Researchers Can Detect Nuclear Events In Scutes Of Turtles and TortoisesA U.S. Atomic Energy Commission photograph from July 26, 1957 showing an individual using a Geiger counter to examine a green sea turtle (Chelonia mydas) for potential radioactivity in the Republic of the Marshall Islands. The location is not provided, but based on historic context and associated photographs in this series, it is likely from Enewetak Atoll. Courtesy of the National Archives, photo no. 28828530 (326-16-042).

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Researchers Can Detect Nuclear Events In Scutes Of Turtles and Tortoises

The researchers looked at chelonians from areas that had the potential to accumulate uranium through nuclear fallout or waste.

In all of the scute samples except that from the control animal, the Sonoran desert tortoise, uranium (235U and 236U) were detected.

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Did you know that the shells of turtles record environmental information as they grow? And that uranium, a key ingredient in a nuclear bomb in particular is present in the scutes of certain turtle species exposed to nuclear bomb fallout decades ago.

The researchers wrote in their study that they measured uranium (235U and 236U) in the scute tissue in a range of turtle and tortoise species that are from areas with a known history of nuclear contamination and not only may have survived the immediate effects of nuclear events, but also show they contain a trove of nuclear data long after they were first exposed.

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Box turtle scute

Macro and microscopic visualizations of the scute growth sequence from the eastern box turtle collected from Oak Ridge Reservation in 1962. A) the costal scute showing the location of a subsample selected for scanning electron microscope (SEM)-energy dispersive X-ray spectroscopy (EDS), B) the costal scute showing the visual location of macroscopically identifiable growth rings, C) an SEM backscatter electron image of the scute subsample showing the location of the EDS analysis, and D) an EDS analysis highlighting the presence of silicon (Si) on the scute tissue. Note that silica occurs between areas with homogenous scute growth, suggesting the presence of accumulation during the dormant-hibernation phase of the box turtles annual life cycle.

Five Turtle and Tortoise Species Studied For Nuclear Material Presence

The researchers looked at chelonians from areas that had the potential to accumulate uranium through nuclear fallout or waste. These turtles and tortoises include those from the Nevada National Security Site, the Republic of the Marshall Islands. These chelonians included a green sea turtle (Chelonia mydas), scute that was collected in 1978 from the stomach of a tiger shark caught in the republic of the Marshall Islands.

The second specimen is from a Mohave desert tortoise (Gopherus agassizii) that was collected in 1959 about 150 miles from the former Nevada Test Site, which is now called the Nevada national Security Site. The researchers say 100 atmospheric nuclear weapons were tested here between 1951 and 1962.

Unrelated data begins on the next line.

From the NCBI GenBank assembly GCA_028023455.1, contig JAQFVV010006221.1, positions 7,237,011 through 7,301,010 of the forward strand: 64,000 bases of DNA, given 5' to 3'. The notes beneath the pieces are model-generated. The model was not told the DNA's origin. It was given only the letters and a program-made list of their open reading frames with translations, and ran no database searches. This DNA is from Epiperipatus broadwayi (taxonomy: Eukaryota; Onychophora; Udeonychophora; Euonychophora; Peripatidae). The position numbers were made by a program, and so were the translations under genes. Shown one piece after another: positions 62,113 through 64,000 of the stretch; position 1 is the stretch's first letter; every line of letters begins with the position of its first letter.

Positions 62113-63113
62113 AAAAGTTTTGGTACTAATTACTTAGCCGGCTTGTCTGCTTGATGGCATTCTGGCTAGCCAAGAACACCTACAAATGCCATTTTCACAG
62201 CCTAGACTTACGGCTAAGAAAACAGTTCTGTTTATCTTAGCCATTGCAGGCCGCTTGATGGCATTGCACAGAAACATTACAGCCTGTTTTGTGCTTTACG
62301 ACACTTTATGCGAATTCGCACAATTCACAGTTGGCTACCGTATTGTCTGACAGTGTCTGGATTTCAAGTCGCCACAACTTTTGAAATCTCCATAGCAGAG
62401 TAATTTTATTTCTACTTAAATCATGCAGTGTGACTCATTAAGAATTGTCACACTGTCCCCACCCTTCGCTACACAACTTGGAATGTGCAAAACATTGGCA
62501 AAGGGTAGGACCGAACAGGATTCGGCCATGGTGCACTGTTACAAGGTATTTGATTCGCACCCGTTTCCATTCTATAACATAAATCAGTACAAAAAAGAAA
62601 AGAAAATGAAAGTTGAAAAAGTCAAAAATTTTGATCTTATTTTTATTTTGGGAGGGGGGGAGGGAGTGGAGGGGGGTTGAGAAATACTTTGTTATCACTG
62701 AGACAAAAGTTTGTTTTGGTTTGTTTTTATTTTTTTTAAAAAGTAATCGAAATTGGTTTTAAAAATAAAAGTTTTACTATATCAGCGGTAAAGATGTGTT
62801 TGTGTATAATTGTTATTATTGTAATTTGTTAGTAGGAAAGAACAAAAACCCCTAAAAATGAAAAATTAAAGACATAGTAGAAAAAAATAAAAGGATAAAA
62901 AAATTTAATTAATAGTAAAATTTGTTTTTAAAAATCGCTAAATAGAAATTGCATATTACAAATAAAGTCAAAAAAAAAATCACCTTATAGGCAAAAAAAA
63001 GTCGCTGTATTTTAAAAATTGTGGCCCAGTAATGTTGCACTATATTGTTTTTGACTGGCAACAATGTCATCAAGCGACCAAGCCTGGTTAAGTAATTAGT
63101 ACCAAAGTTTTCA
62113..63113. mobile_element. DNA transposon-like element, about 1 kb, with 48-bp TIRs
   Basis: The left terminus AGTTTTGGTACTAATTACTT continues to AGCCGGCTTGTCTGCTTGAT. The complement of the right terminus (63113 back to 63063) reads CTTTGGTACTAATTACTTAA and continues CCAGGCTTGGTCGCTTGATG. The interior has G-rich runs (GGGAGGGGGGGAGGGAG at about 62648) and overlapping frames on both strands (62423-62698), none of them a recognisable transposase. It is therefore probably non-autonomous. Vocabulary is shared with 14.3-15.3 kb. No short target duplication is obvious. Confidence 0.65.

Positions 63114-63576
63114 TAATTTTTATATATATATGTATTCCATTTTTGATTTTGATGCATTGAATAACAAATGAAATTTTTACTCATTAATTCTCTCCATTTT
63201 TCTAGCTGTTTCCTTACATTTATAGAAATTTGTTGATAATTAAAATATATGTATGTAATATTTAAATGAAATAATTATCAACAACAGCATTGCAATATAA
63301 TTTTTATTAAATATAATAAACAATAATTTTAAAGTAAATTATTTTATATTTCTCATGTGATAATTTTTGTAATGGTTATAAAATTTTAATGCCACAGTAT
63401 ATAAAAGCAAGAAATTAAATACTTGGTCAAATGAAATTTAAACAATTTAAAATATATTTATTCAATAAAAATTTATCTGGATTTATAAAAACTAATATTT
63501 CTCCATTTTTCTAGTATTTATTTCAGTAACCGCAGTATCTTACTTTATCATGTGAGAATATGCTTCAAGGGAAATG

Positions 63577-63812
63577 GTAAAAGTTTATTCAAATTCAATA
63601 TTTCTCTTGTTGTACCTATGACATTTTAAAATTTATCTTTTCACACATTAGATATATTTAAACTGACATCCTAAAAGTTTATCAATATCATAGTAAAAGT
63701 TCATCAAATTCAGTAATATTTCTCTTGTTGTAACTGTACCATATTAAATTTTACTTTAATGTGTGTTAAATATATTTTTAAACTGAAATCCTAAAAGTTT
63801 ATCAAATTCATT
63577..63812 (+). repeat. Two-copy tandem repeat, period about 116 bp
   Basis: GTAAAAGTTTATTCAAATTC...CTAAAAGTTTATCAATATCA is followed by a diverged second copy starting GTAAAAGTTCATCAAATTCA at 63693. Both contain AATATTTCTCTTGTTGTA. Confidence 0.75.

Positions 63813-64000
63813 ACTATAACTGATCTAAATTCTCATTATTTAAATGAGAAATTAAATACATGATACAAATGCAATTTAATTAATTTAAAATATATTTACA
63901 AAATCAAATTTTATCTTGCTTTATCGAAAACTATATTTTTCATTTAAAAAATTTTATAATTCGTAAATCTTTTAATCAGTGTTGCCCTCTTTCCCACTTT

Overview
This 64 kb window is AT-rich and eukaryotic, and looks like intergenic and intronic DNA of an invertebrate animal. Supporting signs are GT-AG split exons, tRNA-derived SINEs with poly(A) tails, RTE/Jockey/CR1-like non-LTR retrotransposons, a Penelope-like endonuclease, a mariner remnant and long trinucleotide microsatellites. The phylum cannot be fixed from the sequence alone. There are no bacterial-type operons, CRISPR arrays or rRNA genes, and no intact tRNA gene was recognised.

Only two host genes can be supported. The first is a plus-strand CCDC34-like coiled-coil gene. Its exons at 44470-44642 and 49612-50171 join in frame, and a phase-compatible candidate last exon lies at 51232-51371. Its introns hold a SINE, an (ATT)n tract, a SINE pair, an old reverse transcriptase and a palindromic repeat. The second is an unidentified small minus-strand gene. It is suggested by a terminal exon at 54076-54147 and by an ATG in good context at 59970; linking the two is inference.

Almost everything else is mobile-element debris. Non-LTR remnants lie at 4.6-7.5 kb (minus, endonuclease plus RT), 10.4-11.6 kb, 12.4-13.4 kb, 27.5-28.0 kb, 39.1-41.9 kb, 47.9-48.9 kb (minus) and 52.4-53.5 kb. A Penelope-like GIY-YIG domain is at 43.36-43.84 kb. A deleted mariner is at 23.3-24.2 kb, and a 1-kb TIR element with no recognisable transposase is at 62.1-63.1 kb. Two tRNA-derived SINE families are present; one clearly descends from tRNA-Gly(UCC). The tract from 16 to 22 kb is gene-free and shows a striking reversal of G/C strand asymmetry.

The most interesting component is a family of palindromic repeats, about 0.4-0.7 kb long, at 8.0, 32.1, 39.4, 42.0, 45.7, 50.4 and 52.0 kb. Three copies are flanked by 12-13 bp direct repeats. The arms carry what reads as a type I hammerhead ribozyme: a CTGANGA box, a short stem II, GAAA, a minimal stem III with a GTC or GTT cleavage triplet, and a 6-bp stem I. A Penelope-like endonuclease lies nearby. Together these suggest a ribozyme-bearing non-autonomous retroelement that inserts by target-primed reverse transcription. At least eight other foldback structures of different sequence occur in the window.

The third specimen scute is from a Sonoran desert tortoise (Gopherus morafkai) collected in 1999 at the barry M. Goldwater Air Force Range. This reptile represents the control as no nuclear testes have been conducted at the air force range.

The fourth specimen suture is from a river cooter (Pseudemys concinna) collected in 1985 from the Savanna River Site, a known location of uranium fuel fabrication, target fabrication and spent fuel reprocessing.

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The fifth specimen scute was collected from an Eastern box turtle (Terrapene carolina carolina) collected in 1962 from the oak Ridge Reservation in Tennessee, home to several Department of Energy labs and security complexes. Significant Uranium production and processing occurred at Oak Ridge in the 1940s.

In all of the scute samples except that from the control animal, the Sonoran desert tortoise, uranium (235U and 236U) were detected at levels that deviated from natural occurring uranium (235U and 236U) in the respective environments.

“When we consider the legacies of 20th-century nuclear deployment, testing, and production, we must now also consider chelonians and their lived experience in areas where these activities occurred. Our results confirm modeled expectations (43) showing that chelonians should bioaccumulate and retain anthropogenic radionuclides across their shell scute keratin,” the researchers wrote in their research paper. “These animals are thus uniquely positioned to record information about human activities in nuclear landscapes over the long-term. We anticipate that combining analyses of historically collected and modern specimens will significantly expand our environmental monitoring abilities as they relate to ongoing nuclear contamination questions.”

Study About Turtles and Nuclear Waste

The study was put out by researchers with the Los Alamos National Lab, the University of New Mexico, the University of Málaga in Spain, the University of New York, the University of Washington, the Bishop Museum in Hawaii, and NOAA-Southwest Fisheries Science Center, Perot Museum of Nature and Science, University of Kansas, and the University of Utah.

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The complete study, “Anthropogenic uranium signatures in turtles, tortoises, and sea turtles from nuclear sites” can be read on the PNAS Nexus website.